ALLAH MADE ME FUNNY

NR
Reviews

The famous last words of Sir Donald Wolfit, British actor and director, were “Dying is easy. Comedy is hard.” Why is it so hard to get an audience to laugh? After all, babies laugh before they even learn to walk. People nowadays are not likely to laugh at the comedies of Aristophanes, Plautus or even Moliere, because comedy gets dated in no time. If peace breaks out around the world and within all racial and religious groups within the United States, Allah Made Me Funny may deliver barely a chuckle years from now. But with Afghanistan, Iraq and Iran in America’s sights and Osama bin Laden conspicuous by his absence, director Andrea Kalin’s film offers timely riffs about contemporary America. Some flippancy is hilarious, some smile-producing, just a few falling flat.

If you’ve ever seen “Saturday Night Live” or have visited Caroline’s Comedy Club or any similar place of entertainment, you’ll feel right at home watching these performances, each by a distinct individual but all followers of the Muslim faith here in America. Allah Made Me Funny is an 80-minute look at three professional comics on tour as they chat up a full house of folks who are mostly young, several wearing hijabs, but a distinct cross-section of America with Muslim-Americans perhaps in the majority.

Their diversity is instantly recognizable. Mohammed “Mo” Amer looks like the kind of guy who’d be sitting in Shea Stadium, baseball cap at a modish angle on his head, with a Coke rather than a beer in his hand. Azhar Usman is the most “ethnic”-looking fellow, sporting a beard of considerable dimensions, with hair to match reaching down to past his shoulder bone. Bryant “Preacher” Moss is black. While Moss is a convert to Islam, Usman and Amer were born into the faith. They’re Americans all, the trio matching the multi-color, multi-ethnic audience, which photographer John Rhode captures frequently to show emotions ranging from polite smiles to robust laughter. Some of the gags require an ethnic identification for full appreciation, while others evoke a more universal enthusiasm.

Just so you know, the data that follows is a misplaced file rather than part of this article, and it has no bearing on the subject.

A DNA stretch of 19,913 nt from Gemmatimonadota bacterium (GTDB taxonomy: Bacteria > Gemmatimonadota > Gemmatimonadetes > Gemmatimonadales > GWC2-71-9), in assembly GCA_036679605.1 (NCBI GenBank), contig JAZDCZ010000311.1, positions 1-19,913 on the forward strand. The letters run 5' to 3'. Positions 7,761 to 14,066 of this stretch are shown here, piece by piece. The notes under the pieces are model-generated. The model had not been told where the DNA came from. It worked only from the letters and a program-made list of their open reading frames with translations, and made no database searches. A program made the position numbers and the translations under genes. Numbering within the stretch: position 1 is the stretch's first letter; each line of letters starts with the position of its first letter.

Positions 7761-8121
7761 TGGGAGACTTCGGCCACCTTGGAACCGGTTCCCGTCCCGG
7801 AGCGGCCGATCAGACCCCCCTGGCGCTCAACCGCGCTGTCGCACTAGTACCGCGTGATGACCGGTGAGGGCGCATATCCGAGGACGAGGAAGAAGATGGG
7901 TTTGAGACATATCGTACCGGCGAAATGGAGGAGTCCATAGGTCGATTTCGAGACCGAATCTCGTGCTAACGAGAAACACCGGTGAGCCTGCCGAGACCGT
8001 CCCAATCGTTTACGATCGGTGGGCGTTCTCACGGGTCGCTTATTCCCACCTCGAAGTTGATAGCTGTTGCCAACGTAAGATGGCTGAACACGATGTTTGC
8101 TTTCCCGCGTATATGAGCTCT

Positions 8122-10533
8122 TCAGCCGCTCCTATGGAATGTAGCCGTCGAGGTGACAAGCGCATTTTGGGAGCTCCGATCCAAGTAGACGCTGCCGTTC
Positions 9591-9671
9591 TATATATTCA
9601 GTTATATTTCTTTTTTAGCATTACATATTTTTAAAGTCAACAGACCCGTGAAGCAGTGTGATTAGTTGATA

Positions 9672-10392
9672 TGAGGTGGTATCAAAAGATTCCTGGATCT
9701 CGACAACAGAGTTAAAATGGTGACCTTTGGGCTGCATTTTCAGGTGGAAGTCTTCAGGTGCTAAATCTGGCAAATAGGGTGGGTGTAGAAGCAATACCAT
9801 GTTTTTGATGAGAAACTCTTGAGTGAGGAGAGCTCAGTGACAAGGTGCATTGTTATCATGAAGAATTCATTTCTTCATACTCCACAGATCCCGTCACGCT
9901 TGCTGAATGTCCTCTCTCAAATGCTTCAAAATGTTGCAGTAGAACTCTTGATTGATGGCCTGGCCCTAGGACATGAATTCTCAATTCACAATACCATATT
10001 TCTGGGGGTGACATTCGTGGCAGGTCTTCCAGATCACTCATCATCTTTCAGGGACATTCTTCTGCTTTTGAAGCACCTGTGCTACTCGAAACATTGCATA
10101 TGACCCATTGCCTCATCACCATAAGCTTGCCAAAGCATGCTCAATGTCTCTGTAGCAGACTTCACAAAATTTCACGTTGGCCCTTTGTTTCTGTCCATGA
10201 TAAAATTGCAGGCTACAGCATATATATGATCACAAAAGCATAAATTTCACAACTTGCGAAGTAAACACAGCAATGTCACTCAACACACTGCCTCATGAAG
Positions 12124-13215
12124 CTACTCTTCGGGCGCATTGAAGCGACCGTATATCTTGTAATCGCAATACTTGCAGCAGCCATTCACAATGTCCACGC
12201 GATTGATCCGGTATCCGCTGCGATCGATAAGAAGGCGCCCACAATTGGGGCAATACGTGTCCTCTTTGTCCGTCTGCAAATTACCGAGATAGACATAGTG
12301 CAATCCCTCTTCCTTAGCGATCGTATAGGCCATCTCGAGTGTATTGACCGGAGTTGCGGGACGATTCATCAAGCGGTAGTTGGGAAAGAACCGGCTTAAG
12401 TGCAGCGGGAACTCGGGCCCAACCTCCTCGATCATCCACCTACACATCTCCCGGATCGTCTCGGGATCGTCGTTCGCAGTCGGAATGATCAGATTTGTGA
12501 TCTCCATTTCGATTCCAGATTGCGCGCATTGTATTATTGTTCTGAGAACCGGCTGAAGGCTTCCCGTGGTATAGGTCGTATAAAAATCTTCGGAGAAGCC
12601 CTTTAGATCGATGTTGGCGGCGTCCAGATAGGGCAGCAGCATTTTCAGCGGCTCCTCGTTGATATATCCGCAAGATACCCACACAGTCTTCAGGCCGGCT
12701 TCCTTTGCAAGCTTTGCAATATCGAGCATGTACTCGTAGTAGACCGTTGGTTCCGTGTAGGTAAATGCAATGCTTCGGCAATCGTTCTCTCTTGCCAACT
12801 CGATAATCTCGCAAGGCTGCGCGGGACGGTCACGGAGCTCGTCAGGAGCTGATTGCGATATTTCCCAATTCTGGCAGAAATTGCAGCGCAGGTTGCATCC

Of the three comics, the hirsute South Asian American Azhar Usman sustains the most applause, in my view with the freshest, most amusing script. He delivers far better in person than can be mimicked in print, of course. “Did you hear?” he whispers conspiratorially. “In Indonesia, Obama went to a madrassa!” He interprets: “‘Madrassa’ means ‘school.’ Americans must prefer their politicians uneducated.” When Usman goes to the airport, he’s scrutinized by terrified passengers. “OMG we’re going to die,” they’re thinking. When the plane lands safely, however, the passengers flash him the OK sign, as if congratulating him for postponing his plans. “If I were a terrorist, do you think I’d be traveling like this?” he queries, understanding that Mohammed Atta and his notorious band were clean-shaven, even chatting up the gals to dismiss their threat. Brought up in the predominantly Jewish town of Skokie, Illinois, Usman proclaims that he’s more Jewish than the Jews. “I got my beard going, I ate strictly Kosher…and I went to law school.”

Preacher Moss, meanwhile, notes that Americans are scared of blacks and scared of Muslims…so he doesn’t have all that much going for him. For his part, Mo Amer riffs on his family, particularly his mom, who’d treat every wound with olive oil. Self-denigration is the order of the evening, with Amer, Usman and Moss poking fun at themselves, their government (“Bush cannot pronounce ‘terrorist’—the danger comes from ‘terrace’), and the challenge of living Muslim in post-9/11 America.

The tagline of the distributing company, Unity Productions Foundation, is “Peace through media.” If only…